“The difficult thing there is because of the federal government’s pushback, or how they’re still happy to provide subsidies to coal and other non renewable energies, we have a grid that can’t quite export as much as we produce,” Modica said.
With so much solar in the region, the council was looking closely into installing community batteries, with help from the Victorian government, to keep excess energy from being curtailed and provide cheap power for residents.
As well as seeing the power go far and wide, there was also the opportunity to bring industry to the source.
“We could set up industry here because there’s just so much energy being generated all around our region, whether it’s on rooftops or the big farms from Red cliffs to Ouyan,” Modica said.
“We can really change the dynamic of what manufacturing is and what decentralisation out of the cities could look like.”
In the middle, but facing one of the most immediate threats from climate change in the form of severe bushfires, is the Blue Mountains City Council of NSW.
Mayor Mark Greenhill said on top of lighting efficiency and solar initiatives to cut council emissions, the city had also installed greenhouse gas burners at the local tip to burn off emissions at the source.
“There’s basically a bunch of these pipes sticking up out of the ground all over the landfill. And they’re tapped into the gas that’s underground which emits slowly, and that is burning off and reducing carbon emissions dramatically,” he said.
Another initiative by the Blue Mountains has been to divest all of its investments away from fossil fuels
“After the GFC, we were very conservative in our investments and we just basically invested in the big banks. But then in recent times we realised the big banks are investing heavily in fossil fuels,” Greenhill said.
“We took the view that if we’re going to be reducing emissions and having zero emissions business by 2025, which we’re on track to do, that’s all a bit meaningless if we’re getting returns on our dollar from the fossil fuel industry. So we made a decision to invest only ethically.”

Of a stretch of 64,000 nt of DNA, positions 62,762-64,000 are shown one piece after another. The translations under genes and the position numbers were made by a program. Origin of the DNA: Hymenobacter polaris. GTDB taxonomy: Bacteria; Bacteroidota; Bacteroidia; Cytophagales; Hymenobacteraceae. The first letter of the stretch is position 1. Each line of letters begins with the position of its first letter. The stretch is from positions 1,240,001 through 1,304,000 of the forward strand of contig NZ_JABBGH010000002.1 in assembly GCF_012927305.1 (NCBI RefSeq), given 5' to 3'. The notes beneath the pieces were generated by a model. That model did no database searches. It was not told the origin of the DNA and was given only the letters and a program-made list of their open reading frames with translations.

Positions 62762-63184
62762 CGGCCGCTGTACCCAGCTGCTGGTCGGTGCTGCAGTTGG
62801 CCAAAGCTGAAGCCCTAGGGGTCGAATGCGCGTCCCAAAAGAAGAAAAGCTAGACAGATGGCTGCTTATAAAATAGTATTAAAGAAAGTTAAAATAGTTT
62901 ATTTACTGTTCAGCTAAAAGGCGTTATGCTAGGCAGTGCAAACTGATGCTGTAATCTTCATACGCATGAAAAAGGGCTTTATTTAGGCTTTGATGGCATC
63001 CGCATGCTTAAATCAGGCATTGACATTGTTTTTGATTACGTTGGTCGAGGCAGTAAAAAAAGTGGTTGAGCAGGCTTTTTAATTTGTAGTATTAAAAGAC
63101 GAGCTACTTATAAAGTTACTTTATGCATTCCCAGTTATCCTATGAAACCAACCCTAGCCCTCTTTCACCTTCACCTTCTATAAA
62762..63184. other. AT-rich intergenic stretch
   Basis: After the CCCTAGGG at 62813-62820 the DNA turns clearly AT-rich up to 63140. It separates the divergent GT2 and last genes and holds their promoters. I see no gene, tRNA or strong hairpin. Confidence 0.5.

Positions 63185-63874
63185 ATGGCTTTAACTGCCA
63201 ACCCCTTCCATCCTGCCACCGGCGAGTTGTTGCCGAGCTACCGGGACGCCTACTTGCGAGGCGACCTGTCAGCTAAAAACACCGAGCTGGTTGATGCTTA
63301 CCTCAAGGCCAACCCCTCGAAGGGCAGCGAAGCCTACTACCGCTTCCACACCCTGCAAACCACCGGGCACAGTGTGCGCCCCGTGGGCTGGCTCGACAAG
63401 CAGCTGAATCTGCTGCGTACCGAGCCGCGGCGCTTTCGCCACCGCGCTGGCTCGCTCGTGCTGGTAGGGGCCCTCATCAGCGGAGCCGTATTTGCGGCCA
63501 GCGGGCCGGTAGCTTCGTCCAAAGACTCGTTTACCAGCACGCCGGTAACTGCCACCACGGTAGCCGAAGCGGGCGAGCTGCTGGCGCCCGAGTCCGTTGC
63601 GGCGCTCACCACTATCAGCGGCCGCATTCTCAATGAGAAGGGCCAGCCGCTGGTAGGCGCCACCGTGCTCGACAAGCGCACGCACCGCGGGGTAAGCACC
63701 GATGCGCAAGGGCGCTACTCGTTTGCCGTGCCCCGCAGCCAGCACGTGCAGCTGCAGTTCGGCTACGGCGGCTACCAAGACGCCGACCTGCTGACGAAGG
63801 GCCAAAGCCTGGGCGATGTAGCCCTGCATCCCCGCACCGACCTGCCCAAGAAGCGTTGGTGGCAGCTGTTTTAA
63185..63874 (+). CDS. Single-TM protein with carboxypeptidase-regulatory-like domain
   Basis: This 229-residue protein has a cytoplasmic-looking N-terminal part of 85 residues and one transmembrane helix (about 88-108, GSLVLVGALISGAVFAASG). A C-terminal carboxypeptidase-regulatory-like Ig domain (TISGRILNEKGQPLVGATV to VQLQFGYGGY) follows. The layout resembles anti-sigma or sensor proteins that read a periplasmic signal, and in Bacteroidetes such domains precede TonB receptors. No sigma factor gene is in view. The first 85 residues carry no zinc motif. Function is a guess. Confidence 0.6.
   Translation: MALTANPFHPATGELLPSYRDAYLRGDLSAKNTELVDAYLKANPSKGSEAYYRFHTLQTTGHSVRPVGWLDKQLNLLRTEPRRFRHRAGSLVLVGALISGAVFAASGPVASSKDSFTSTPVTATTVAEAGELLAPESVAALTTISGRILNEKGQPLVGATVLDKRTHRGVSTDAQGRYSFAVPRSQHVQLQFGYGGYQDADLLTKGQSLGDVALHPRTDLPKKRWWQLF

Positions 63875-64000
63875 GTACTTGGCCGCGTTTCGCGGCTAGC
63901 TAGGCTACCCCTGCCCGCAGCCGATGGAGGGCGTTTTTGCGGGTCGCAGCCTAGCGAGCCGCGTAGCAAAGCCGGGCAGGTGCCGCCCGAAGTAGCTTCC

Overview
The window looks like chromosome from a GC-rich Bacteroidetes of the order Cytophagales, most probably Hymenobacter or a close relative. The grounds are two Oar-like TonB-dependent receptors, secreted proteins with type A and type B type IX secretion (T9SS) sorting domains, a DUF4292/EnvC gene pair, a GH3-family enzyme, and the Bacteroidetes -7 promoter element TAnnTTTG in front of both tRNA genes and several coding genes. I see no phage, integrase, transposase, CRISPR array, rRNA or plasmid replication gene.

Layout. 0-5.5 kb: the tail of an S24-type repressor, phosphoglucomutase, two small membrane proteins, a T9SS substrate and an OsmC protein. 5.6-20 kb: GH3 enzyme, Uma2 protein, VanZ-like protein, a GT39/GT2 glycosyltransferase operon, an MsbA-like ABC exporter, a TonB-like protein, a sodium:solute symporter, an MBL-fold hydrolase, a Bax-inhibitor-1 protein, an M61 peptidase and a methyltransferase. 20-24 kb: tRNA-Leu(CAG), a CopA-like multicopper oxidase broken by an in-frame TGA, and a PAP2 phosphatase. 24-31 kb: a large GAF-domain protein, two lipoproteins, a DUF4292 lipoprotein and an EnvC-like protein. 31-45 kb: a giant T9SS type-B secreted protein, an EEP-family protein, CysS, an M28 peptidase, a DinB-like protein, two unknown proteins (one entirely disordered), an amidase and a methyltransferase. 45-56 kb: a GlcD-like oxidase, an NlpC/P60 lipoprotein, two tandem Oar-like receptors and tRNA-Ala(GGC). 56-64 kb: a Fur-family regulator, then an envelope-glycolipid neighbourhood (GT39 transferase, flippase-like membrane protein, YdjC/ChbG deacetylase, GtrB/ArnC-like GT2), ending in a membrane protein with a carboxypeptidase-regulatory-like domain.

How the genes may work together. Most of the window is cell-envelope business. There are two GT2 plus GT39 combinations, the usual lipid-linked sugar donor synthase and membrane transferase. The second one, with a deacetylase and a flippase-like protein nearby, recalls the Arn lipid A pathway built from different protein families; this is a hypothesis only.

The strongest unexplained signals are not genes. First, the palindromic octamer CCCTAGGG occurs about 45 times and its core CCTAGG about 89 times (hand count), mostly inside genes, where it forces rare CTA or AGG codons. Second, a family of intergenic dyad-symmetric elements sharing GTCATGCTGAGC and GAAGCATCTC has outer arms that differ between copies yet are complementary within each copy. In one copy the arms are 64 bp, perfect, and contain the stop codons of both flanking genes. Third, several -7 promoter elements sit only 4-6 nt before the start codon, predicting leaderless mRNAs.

“We’ve had no backlash against that at all from the community. I guess partly that’s because the returns have been great. If they weren’t great we might be hearing more about it, but so far they’ve been really good.”
Federal government support
A common thread is the need for leadership from the upper tiers of government.
“The main thing that would help is something like the framework that’s been put in place to address the pandemic,” Queenslcliffe’s Michael Grout said.
“All the work that we do would be so much easier if we had a national framework that we worked within.”
Mildura’s Jason Modica said the federal government was looking to enable more exports of renewable energy for regional councils areas, but simultaneously was paying huge sums in subsidies to keep coal companies.
“There’s so much in the background that is supporting the ‘play on mentality’ of just supporting large coal, which I understand because you’ve got to build to that transition, it’s not going to happen like flicking a light switch,” he said.
“[But] there is the potential to have a percentage of the subsidies diverted to tackle the challenge of creating a clean, considered renewable energy industry right here in Mildura.”